Joel T. Kaardal, Ph.D.
Neural computation and machine intelligence
Introduction

Generally speaking, autoencoders can be used to reduce the dimensionality of ordered data by decomposing data into recurring patterns. Autoencoders can be used as a form of either lossy or lossless compression; though it should be noted that lossless compression is unlikely to lead to a dimensionally reduced model when the data is noisy or composed of more patterns than total dimensions (this problem is not unique to autoencoders, however). Convolutional autoencoders do the same thing under the assumption that patterns are translationally invariant. For instance, cars appearing in a series of pictures may exist in many possible locations within (or across the edge of) a photograph; yet the patterns describing a car should be location-independent. Thus, convolutional autoencoders can further compress the encoding of data by assuming the existence of tranlationally invariant patterns.

In this implementation, the autoencoder is modeled as a convolutional feed-foward neural network as shown in Figure 1.

Figure 1: diagram of a feed-forward convolutional autoencoder with \( N \) hidden layers.

Each of the layers is fully connected along the forward direction of information flow with logistic activation functions. The convolution layer is composed of \( K \) patches of the data (e.g. images, spectrograms, etc.) which are projected onto the set of weights \( \left\{ \mathbf{w}_i | \text{ for all } i \in \{ 1, \cdots, J \} \right\} \) with biases \( \left\{ a_i | \text{ for all } i \in \{ 1, \cdots, J \} \right\} \). The output of the convolution layer passes as input to either the output layer or to the next hidden layer (if one exists). The output of each hidden layers passes to the next sequential layer as input until reaching the output layer. The output layer has a linear activation function with output the same dimensionality as the input data. The quality of the optimized weights is determined by a least squares comparison of the output layer to the input data.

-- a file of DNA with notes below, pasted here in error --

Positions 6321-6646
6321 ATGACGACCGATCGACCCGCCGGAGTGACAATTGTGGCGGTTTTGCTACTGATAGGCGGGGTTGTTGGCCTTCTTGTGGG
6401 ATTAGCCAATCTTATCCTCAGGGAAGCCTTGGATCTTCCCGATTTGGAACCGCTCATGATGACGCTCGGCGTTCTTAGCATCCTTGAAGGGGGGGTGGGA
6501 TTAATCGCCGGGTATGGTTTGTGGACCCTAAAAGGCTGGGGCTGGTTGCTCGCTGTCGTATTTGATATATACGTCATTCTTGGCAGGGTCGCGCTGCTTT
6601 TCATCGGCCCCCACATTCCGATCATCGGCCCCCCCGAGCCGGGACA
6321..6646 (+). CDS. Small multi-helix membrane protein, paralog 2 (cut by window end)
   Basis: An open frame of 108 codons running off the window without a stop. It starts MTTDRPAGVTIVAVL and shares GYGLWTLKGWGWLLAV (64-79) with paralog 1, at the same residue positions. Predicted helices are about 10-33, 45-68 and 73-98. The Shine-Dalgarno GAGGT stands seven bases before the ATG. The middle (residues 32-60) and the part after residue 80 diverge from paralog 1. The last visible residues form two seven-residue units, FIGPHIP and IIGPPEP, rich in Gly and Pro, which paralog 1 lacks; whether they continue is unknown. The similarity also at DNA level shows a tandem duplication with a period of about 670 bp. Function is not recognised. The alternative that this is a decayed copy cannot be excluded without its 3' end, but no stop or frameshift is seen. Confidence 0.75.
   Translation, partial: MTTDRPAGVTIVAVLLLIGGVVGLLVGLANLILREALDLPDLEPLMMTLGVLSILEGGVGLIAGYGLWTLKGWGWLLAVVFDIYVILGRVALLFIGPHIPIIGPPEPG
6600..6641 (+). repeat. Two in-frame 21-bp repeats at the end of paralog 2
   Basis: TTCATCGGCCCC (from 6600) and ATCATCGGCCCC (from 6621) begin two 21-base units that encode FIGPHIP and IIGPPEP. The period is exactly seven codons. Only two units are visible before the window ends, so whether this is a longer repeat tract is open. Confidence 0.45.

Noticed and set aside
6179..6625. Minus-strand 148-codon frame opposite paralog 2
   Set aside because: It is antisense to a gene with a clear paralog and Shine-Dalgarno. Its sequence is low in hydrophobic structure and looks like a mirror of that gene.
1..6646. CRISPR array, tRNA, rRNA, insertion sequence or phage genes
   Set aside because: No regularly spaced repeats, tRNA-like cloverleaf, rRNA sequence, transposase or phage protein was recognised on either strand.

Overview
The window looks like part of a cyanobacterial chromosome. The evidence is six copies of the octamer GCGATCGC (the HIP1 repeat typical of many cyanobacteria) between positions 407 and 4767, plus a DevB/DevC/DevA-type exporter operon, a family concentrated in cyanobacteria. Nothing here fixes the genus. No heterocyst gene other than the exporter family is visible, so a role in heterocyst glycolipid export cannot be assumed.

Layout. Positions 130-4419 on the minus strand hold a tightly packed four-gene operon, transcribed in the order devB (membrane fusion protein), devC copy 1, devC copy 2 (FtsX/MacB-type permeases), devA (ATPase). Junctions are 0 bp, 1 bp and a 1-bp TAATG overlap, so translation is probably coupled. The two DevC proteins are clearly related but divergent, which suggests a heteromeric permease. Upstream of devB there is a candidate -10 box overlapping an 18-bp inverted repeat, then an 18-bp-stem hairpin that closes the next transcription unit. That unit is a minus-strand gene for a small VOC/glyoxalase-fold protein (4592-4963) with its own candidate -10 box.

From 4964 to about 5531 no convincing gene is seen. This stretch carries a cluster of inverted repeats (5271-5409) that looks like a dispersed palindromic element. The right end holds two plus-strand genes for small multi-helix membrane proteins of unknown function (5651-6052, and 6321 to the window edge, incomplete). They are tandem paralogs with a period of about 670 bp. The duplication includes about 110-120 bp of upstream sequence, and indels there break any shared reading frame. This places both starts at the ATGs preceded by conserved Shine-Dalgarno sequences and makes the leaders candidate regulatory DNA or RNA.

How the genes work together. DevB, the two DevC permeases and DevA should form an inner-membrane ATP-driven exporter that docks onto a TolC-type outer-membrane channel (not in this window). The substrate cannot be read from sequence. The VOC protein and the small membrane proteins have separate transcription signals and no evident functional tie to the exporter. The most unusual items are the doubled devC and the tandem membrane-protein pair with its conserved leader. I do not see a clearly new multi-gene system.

Example

As an example application, spectrograms generated from President John F. Kennedy's inaugural address (the one famous for the line "ask not what your country will do for you, but what you will do for your country...") will be compressed using the convolutional autoencoder. A recording of the speech may be found here. The first step is to read in the audio file in amplitude vs. time space and use a short-time Fourier transform to compute a spectrogram of the audio in frequency vs. time space.

% load in the data
[y, Fs] = audioread('./jfk_inaugural_address.mp3');